I am an avid gardener and one of the crops I really enjoy growing each year are heirloom peppers. I usually plant around 10 different varieties. Some are mild, like the Marconi or the Gypsy, and others are hot, such as the “Biker Billy” jalapeno (this has to be by far the hottest jalapeno I’ve ever tasted), the “Hot Lemon” from Ecuador and the standard Serrano. Over the course of the summer, the peppers usually get eaten (often grilled), made into sauce and some are frozen for winter.
Last year though, I had an abundance of jalapeno and Serrano peppers. Rather than canning them into salsa or relish like I have in years past, I decided to try my hand at making authentic chipotle on my homemade 50 gallon steel drum smoker. A chipotle is a smoked dried jalapeno, often smoked for days using the wood from a pecan tree. Traditionally, the fully ripe red jalapenos are used as well as those that might have blemishes which get overlooked for market.
Early on a Saturday morning, I lit some natural hardwood charcoal then harvested as many jalapenos that would fit on the smoker. I lined them on the metal grate, on the non fire side of the smoker (the coals are on the right side, the peppers on the left, heated indirectly). I kept the temperature on the fire side in the 200-225 F range while applying water-soaked pecan chips to the coals at fairly regular intervals throughout the day. Slowly the peppers started to roast, dry out and in about 36 hours I had my first batch of chipotles! I also smoked dried Serranos and experimented with a few Poblanos to make ancho powder.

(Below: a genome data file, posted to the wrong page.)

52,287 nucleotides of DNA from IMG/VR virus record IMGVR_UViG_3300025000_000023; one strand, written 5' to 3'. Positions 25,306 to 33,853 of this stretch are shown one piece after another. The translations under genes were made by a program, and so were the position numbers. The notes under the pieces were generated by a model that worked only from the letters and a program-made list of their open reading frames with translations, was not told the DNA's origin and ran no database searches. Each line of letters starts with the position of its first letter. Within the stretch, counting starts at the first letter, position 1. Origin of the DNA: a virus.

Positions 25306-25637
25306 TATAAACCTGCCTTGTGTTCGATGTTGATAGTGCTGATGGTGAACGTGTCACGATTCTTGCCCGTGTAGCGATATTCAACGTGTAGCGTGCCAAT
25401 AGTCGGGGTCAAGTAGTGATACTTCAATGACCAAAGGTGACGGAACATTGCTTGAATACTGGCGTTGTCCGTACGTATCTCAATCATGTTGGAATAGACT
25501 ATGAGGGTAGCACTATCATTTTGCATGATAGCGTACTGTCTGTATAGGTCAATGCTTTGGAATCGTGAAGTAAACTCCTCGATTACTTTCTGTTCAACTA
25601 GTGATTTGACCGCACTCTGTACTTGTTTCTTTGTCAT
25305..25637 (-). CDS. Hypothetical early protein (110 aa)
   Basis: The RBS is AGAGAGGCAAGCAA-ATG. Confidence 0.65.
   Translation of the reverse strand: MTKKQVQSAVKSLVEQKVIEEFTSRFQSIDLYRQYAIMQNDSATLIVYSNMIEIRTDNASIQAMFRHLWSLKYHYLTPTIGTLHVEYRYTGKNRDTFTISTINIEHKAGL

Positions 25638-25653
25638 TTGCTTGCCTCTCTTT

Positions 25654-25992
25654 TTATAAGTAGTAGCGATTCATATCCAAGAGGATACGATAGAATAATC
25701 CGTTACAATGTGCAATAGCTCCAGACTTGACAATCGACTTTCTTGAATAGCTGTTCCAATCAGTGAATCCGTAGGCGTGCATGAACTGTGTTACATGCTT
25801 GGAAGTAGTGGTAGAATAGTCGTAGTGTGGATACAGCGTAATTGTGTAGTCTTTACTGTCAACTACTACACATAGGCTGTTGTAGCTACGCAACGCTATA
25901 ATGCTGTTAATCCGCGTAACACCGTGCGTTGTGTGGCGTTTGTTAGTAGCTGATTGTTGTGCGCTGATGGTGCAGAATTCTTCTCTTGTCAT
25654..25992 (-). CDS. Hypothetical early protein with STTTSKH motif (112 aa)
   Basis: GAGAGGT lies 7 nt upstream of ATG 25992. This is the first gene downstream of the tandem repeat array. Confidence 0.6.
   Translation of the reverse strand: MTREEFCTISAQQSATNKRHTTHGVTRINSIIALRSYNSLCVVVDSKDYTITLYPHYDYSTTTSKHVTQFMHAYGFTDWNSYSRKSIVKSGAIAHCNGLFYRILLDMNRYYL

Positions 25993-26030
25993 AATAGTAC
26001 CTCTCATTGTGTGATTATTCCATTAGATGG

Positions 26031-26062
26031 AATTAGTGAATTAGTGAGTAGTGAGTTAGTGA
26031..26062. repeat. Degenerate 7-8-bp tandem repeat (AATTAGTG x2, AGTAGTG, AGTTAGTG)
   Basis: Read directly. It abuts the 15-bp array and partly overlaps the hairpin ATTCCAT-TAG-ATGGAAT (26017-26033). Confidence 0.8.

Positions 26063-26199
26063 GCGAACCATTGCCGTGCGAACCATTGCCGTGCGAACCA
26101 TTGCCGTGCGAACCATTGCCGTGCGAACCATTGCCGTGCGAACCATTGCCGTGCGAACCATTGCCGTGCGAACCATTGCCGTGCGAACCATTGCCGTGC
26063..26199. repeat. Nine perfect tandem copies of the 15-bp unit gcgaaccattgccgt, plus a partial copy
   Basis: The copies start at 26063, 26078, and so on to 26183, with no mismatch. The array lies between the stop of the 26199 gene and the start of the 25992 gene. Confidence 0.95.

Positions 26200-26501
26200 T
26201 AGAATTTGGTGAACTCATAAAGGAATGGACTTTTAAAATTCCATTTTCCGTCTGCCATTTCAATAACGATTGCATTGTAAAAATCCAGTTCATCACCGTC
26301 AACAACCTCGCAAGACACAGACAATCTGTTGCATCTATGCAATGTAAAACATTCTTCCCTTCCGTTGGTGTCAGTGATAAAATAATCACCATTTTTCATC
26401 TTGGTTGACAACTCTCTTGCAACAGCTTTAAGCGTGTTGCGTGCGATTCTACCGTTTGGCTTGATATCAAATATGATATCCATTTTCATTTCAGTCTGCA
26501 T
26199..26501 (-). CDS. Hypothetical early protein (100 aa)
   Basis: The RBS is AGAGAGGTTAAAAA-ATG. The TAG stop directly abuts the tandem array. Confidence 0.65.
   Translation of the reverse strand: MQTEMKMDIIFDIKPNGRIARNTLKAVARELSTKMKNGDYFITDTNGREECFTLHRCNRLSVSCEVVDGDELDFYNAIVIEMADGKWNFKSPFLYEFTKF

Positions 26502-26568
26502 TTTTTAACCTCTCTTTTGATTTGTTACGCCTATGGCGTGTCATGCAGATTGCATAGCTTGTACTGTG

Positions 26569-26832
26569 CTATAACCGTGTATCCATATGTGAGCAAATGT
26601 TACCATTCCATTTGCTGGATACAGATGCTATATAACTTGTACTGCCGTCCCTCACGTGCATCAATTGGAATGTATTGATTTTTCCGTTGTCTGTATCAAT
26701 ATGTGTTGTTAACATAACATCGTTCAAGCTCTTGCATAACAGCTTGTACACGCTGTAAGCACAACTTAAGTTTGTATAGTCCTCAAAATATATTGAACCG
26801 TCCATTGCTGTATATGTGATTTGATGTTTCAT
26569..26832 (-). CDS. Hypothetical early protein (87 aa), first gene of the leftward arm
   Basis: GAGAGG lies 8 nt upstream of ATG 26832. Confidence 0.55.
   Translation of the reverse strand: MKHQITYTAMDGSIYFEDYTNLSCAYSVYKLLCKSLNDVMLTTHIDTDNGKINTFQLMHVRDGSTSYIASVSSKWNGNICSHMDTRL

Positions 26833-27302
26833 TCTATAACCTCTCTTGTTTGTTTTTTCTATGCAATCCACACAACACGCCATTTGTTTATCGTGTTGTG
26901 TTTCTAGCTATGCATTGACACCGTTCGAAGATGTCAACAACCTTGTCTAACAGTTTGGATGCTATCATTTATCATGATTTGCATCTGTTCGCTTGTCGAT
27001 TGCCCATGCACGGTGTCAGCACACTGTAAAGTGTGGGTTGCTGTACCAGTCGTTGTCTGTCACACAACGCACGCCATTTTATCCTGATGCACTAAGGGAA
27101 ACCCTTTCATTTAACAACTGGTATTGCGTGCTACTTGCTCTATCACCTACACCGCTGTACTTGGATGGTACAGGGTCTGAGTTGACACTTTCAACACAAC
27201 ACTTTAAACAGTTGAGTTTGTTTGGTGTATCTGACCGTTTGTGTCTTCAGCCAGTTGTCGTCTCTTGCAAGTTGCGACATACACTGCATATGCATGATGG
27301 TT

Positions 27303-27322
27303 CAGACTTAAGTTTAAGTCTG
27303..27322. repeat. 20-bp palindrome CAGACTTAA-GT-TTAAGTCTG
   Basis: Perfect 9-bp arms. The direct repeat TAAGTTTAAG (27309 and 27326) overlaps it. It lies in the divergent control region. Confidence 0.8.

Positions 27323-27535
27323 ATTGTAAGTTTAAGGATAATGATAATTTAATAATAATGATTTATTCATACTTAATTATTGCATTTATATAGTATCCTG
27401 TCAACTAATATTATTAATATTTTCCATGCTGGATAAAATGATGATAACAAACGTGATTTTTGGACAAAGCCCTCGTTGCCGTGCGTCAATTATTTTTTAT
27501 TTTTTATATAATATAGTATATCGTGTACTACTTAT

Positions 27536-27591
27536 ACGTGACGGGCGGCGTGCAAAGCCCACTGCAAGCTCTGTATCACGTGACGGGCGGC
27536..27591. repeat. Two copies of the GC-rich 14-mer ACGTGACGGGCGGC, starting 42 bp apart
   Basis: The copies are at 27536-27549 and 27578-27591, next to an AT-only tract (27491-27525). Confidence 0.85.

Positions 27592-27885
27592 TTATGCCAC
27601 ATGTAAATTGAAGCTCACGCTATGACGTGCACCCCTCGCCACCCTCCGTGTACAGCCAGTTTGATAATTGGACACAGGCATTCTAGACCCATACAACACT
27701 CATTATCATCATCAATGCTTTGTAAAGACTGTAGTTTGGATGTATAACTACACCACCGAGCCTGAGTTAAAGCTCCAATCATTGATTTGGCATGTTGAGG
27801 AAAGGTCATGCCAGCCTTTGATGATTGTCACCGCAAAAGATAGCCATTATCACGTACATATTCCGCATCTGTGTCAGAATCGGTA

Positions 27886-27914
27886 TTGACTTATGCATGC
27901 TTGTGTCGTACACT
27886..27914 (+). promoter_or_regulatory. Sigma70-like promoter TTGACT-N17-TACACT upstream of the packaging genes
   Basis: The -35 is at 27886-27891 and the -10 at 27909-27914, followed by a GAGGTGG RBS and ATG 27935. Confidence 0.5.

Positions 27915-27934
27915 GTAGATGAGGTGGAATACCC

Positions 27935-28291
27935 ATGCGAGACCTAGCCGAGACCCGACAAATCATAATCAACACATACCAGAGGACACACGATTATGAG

The chipotles turned out great. We used them throughout the winter in dishes such as chili, red sauce and various soups. They are perfect way to preserve some of the abundance from our garden. This year, I planted close to a dozen jalapeno plants in anticipation of smoking more at the end of summer. Most are the “Biker Billy” variety, but I’m also trying the Vaquero variety from New Mexico State’s chili institute.
The stages of chipotle chilis